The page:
Martin (34) expresses the opinion that I should apply a solution that works in the best interest of everyone involved. The right course of action is one that exhibits objectivity and complies with the company’s regulations and code of conduct (Robinson et al. 52). I should convince my friend to spare a bit of time to prepare the official documentation or strive to change the boss’s decision by stating the severity of the situation.
Generation of alternatives and analysis
According to the situation, I have several alternatives to work with. First, I may try to convince my boss to reconsider his decision and forward the information to other plants warning them of imminent occurrence of accidents in case the reactors are faulty.
Secondly, I may try convincing my colleague at the Eight Mile Rod plant to prepare the documentation and send the same immediately as a safety concern to prevent avoidable accidents. My third alternative involves waiting for the colleague to send the letter in two months for further action.
Lastly, I may choose to visit the plant at Toledo and obtain a full report personally, in fulfillment of Section 5 of NSPE code of ethics, which requires opinions founded on adequate knowledge and honest conviction. The first option supports the concept of public safety and safety of employees and would effectively avert accidents in other plants in advance.
However, the option requires the boss to act unethically by going against company regulations and creating possible liabilities from lawsuits if the information is false. The second option complies with the company’s regulations and it would effectively avert accidents in other plants, but it is dependent on the response of the colleague at the Eight Mile Road power plant.
The third option is compliant with the company’s regulations and convenient for the engineer at the Eight Mile Road plant. However, the time delay may have serious implications on the health and safety of workers in other plants and populations living near the plant.
The last option complies with all regulations and it is convenient for the colleague at the Eight Mile Road plant and the company. However, it would require me to sacrifice my time and travel to Toledo and create a report on the alleged incident.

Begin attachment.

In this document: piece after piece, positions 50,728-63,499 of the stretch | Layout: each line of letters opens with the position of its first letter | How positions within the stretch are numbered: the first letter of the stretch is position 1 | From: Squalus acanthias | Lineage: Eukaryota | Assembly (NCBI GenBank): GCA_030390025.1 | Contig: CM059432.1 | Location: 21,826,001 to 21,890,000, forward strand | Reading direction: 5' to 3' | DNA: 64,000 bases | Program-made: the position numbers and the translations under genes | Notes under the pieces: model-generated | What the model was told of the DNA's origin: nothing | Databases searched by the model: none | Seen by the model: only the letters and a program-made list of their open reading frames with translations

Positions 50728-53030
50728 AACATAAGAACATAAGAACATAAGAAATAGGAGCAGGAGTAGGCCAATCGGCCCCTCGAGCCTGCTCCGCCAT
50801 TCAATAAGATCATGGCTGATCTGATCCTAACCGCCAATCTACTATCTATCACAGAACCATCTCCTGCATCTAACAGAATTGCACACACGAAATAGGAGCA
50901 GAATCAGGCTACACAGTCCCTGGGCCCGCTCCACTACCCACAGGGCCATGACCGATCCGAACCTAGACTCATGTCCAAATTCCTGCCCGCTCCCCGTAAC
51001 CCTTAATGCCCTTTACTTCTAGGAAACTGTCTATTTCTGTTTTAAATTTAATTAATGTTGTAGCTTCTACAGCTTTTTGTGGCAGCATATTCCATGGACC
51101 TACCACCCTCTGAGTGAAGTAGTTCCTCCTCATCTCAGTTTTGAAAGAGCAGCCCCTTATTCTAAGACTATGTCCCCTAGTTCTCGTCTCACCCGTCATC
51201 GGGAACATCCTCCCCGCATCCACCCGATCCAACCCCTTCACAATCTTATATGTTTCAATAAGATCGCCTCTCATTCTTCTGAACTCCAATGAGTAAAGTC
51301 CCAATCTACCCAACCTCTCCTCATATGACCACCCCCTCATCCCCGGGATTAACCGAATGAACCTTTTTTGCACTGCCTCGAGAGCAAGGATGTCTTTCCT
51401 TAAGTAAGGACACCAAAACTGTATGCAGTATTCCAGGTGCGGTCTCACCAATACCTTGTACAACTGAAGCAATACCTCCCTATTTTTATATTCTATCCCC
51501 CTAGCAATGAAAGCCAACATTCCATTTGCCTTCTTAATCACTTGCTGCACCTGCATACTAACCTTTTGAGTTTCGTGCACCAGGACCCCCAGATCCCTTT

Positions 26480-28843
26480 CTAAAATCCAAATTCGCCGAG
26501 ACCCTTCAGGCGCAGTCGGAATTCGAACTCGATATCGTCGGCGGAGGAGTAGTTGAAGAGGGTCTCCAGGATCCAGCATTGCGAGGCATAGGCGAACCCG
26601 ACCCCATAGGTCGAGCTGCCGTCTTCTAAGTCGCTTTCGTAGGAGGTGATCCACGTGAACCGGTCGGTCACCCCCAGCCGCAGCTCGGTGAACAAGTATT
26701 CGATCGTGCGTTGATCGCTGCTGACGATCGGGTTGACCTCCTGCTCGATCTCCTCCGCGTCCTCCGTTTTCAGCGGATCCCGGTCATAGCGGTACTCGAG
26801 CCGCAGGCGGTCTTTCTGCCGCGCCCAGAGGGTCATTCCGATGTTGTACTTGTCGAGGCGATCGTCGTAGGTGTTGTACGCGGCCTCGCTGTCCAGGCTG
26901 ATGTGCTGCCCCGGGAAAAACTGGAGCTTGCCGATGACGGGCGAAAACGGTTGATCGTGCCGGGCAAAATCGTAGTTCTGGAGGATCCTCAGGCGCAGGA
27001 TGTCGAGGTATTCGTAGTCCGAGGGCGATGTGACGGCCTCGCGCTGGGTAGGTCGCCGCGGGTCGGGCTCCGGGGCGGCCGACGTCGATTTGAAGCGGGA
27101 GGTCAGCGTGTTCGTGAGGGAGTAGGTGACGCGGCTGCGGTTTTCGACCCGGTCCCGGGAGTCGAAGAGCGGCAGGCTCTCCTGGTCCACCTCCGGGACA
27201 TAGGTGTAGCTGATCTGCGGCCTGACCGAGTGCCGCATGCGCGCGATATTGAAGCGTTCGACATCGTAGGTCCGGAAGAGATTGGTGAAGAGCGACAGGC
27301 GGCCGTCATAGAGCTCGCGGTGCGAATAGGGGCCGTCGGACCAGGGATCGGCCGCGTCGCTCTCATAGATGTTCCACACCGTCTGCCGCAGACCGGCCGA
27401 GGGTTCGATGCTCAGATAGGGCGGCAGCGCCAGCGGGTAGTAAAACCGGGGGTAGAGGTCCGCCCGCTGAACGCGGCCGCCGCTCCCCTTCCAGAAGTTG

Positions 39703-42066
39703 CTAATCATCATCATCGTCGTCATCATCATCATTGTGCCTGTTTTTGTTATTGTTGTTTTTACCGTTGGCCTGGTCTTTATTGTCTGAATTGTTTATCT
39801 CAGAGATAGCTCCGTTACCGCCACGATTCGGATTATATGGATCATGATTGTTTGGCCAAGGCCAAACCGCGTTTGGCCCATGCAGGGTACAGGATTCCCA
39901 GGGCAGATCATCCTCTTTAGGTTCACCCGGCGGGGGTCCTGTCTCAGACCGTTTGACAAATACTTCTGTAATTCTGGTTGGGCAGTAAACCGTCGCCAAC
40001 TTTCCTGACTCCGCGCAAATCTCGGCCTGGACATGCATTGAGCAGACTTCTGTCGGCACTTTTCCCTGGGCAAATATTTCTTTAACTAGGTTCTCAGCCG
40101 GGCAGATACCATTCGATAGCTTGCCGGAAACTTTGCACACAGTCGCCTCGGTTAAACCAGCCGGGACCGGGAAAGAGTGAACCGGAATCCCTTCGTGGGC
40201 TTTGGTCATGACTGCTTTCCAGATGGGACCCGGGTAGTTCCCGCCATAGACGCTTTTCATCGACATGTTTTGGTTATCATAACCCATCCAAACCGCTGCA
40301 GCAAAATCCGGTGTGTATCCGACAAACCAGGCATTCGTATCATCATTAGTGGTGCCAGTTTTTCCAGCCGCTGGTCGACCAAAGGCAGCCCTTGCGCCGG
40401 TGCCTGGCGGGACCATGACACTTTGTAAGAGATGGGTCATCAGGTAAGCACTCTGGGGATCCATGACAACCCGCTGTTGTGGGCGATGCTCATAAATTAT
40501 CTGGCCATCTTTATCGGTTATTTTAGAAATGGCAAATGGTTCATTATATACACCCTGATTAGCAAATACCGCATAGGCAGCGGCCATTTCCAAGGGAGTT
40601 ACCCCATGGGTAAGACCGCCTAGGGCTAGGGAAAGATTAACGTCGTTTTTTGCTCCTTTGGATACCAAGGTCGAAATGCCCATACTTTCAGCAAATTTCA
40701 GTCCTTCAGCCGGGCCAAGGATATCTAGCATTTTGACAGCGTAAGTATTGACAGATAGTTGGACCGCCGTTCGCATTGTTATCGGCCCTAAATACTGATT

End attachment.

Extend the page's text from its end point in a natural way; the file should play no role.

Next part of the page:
Solution and implementation
The last option is the most appropriate in this situation. The solution caters for timely reporting and solution generation. Visiting the Toledo plant would allow me access to first-hand information and provide the opportunity to inspect the faulty reactor.
This move would enable me to write a report based on facts as well as proper analysis with appropriate recommendations for my plant and others using reactors with the same design. In case the information happens to be a rumor, the company would save face and avoid any changes in operations at the plant.
Section 15 of the NSPE Code of Ethics provides that engineers should “cooperate in extending the effectiveness of the profession by exchanging information and experience with other engineers” (NSPE Para.4). This aspect means that visiting the Toledo plant would be ethical and thus would not jeopardize the integrity of any other engineer involved in the process.
The solution requires me to visit the Toledo plant personally, collect information on the incident, conduct inspection of the faulty reactor, and create a detailed report of the overall situation including possible solutions. I would then have to present the same to my boss, who would present the same to his boss, thus giving him a reason to act and forward information to other plants.
Martin, Mike. Ethics in Engineering, New York: McGraw Hill, 2006. Print.
NSPE 2007, Code of Ethics for Engineers. PDF File. Web.
Robinson, Simon, Ross Dixon, Christopher Preece, and Kris Moodley. Engineering, Business and Professional Ethics, London: Routledge, 2007. Print.